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Who is the typical regular reader of MinnPost.com?

Thanks to the 862 people who filled out our anonymous online survey recently (thanks, people), a picture emerges.

Let’s call the reader Chris, because the people who responded were almost equally divided between men and women.  

Chris:

• is about 49 years old. (To be more precise, 39.2% said they were under 45, while 22% said they were 45-54, and 38.7% said they were over 54.)

• has at least a four-year college degree, maybe more.

• has an income just under $80,000.

•  is a homeowner (most likely in Minneapolis, or possibly St. Paul) with no children living at home.

It’s hard to pin down Chris’ occupation.  Could be anything from a teacher to a public relations executive to a farm manager to a “man about town.”

Chris is strongly engaged in philanthropic activity, giving money, goods and services to charitable organizations, including donating to one or two organizations for the first time last year. And Chris volunteers time about once a month.

When deciding which businesses to patronize, Chris weighs service much higher than price.  Chris also gives extra weight to businesses that are locally owned and/or environmentally friendly — both of those are significantly more important than price, too.

Chris enjoys going out to movies, music events, theater and sports (in that order). But Chris’ most frequent spending on entertainment is on eating out in restaurants.

Chris loves to travel for pleasure:  Twice a year in Minnesota, twice a year elsewhere in the U.S., and once a year outside the country.

So how does our Chris soak up the news?

Chris:

• reads MinnPost.com almost every day. (71% of those surveyed gave this answer; another 19% said once or twice a week.)

• checks out the MinnPost.com home page every day and the daily email newsletter often.

•  reads a printed newspaper almost every day (56% said so).

•  visits startribune.com and nytimes.com at least several times a week.

• listens to Minnesota Public Radio almost every day (but visits its website only once or twice a month).

• visits twincities.com less than once a month.

• watches broadcast television news twice a week, cable TV news once a week,  public television news once or twice a month, but never gets news from commercial radio or from Twitter.

Chris is “somewhat likely to be an early adopter — someone eager to buy something right away and try it out.”

Chris votes. In fact, 98 percent of respondents to our survey said they vote in most elections.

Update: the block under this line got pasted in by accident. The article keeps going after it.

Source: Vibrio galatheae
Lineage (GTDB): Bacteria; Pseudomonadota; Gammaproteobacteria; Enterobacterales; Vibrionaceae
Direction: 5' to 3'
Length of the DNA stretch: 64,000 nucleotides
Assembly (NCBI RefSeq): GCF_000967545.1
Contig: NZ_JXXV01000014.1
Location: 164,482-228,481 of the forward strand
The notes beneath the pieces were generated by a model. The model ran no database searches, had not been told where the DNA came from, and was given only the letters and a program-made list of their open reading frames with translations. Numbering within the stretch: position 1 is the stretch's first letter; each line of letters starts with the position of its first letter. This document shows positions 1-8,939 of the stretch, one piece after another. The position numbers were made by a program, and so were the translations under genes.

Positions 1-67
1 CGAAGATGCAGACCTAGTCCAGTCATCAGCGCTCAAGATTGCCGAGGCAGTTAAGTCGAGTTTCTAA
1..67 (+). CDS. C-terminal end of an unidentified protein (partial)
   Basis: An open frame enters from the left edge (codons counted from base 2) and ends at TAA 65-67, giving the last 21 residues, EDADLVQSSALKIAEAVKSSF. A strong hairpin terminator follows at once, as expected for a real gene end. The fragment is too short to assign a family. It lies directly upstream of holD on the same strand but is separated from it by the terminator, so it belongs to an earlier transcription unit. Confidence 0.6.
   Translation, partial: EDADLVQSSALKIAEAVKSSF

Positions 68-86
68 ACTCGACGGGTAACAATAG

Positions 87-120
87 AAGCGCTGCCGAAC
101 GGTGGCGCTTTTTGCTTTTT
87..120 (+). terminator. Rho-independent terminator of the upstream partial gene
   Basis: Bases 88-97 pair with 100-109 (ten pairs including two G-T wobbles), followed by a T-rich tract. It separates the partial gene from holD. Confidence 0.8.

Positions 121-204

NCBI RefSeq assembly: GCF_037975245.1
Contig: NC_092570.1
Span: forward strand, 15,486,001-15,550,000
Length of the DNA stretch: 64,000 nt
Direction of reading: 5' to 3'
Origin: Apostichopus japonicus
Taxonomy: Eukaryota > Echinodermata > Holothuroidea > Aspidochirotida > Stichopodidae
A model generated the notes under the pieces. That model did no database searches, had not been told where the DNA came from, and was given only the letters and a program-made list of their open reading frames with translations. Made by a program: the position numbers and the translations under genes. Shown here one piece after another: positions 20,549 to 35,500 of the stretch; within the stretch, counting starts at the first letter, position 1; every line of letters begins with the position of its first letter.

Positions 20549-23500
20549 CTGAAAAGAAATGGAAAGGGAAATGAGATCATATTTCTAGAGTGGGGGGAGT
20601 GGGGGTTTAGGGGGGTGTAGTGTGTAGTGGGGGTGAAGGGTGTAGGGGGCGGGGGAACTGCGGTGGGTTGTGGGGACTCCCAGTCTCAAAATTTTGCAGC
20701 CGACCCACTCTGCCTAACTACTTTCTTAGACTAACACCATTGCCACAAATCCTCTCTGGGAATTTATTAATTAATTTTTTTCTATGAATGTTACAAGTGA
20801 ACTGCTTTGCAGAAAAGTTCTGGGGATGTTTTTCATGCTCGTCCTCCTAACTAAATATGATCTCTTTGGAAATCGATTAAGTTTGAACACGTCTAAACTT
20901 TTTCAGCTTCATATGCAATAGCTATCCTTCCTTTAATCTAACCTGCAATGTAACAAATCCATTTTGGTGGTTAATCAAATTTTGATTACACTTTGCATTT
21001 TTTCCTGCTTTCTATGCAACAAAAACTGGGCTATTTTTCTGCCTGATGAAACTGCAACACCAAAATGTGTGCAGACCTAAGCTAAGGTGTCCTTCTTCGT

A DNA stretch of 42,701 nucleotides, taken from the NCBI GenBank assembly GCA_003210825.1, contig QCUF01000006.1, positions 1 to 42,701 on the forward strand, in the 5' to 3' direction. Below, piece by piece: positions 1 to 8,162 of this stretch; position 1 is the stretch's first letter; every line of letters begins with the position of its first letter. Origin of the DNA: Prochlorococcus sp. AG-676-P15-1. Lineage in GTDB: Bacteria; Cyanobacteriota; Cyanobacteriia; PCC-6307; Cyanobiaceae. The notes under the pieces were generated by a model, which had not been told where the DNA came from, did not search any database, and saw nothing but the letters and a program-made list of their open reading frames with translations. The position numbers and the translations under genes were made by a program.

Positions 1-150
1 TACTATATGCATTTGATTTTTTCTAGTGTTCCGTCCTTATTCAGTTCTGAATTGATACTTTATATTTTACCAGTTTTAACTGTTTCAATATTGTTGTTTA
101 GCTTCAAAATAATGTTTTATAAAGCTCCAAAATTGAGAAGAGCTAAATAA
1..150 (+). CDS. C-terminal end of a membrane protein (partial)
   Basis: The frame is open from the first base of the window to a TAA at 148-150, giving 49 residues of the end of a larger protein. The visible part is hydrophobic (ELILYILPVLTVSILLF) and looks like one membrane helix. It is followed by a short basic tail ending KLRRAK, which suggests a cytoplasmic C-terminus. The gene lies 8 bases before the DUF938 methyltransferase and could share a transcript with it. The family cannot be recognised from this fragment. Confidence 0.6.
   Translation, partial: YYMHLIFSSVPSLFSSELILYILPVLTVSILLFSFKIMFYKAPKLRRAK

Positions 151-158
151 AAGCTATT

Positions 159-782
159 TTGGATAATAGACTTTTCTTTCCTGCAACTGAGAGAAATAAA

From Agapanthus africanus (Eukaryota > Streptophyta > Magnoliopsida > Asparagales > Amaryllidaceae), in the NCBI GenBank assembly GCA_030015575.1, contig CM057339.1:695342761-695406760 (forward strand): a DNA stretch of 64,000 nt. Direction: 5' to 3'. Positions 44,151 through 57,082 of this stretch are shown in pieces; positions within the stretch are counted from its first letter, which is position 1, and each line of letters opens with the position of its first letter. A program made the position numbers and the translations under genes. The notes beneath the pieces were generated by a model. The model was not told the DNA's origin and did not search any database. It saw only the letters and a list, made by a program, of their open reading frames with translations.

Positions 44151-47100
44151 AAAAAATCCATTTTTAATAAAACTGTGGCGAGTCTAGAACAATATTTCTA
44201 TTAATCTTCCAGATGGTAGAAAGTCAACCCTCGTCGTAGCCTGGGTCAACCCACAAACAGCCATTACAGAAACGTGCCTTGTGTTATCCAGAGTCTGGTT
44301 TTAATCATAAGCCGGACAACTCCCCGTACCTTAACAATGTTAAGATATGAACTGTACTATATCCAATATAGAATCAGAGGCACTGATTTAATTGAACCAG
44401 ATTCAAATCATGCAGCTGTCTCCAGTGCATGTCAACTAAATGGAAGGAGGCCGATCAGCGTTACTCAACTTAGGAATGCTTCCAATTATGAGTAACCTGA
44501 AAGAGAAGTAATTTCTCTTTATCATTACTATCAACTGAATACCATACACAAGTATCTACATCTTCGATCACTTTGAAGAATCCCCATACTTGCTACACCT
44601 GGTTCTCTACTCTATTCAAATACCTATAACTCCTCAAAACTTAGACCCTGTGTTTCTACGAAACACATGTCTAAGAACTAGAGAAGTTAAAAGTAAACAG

There you have it: Chris the MinnPost.com regular. Informed, educated, successful and actively engaged in the community.

Recognize yourself?  Anything surprise you? Any suggestions for what we should ask the next time?

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Comments (10)

  1. Submitted by Jefferson on 03/23/2009 - 12:26 pm.

    Wow. With the exception of this:
    Chris enjoys going out to movies, music events, theater and sports (in that order). But Chris’ most frequent spending on entertainment is on eating out in restaurants.

    -And MPR listening/news gathering, I am quite far from Chris.

    I’m in rural outstate MN, I make substantially less than Chris, I don’t have an advanced degree, am under 35 and have children at home.

    Broaden that survey, huh? There’s got to be more out there like me.

  2. Submitted by Joel Kramer on 03/23/2009 - 12:48 pm.

    Just to be clear, Jefferson: The profile of Chris is based on the median for each answer. So, almost a quarter of survey respondents said they were under 35; more than 30% have children living at home; and only 40% have an advanced degree. For every question, there was a wide range of answers.

  3. Submitted by Len Lichtblau on 03/23/2009 - 02:22 pm.

    I think the single most important question you can ask is whether a MinnPost reader is willing to pay for the service and if so, how much. Newspapers are becoming bankrupt because they continue to use an antiquated financial model that doesn’t work anymore.

    As the internet expanded, people stopped buying newspapers to get their information. Since advertising dollars are based on eyes encountered, the newspapers chose to get balance, not by investing in something better, but by cutting spending, laying off employees and by offering their content online, for FREE.